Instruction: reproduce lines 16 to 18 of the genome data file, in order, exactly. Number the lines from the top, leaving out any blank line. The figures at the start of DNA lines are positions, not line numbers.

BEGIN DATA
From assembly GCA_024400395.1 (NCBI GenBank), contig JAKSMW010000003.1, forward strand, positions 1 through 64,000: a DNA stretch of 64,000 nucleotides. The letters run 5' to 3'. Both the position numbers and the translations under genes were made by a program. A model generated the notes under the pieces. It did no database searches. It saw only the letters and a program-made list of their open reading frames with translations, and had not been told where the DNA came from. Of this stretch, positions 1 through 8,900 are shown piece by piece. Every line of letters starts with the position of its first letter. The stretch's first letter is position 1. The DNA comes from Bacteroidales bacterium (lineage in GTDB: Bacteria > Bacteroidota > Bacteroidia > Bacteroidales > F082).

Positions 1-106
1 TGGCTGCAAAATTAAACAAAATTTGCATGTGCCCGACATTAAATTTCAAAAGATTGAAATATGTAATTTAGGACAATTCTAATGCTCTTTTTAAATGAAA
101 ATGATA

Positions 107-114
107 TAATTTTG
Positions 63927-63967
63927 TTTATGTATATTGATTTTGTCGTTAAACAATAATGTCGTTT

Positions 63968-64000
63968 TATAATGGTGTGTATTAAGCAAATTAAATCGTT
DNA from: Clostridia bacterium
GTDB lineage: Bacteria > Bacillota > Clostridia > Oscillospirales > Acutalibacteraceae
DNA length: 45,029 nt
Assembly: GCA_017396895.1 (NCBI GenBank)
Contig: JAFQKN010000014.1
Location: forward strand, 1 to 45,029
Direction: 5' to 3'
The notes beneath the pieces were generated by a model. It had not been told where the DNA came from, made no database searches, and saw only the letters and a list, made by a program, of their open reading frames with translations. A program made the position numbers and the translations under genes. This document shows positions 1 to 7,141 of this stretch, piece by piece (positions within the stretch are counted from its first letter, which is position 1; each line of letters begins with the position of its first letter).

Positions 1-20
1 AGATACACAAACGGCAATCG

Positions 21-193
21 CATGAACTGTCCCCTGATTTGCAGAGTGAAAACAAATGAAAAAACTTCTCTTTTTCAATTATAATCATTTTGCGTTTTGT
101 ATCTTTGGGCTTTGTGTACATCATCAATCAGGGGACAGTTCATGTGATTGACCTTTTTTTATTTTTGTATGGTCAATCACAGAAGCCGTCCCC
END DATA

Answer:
Location: forward strand, 1 to 45,029
Direction: 5' to 3'
The notes beneath the pieces were generated by a model. It had not been told where the DNA came from, made no database searches, and saw only the letters and a list, made by a program, of their open reading frames with translations. A program made the position numbers and the translations under genes. This document shows positions 1 to 7,141 of this stretch, piece by piece (positions within the stretch are counted from its first letter, which is position 1; each line of letters begins with the position of its first letter).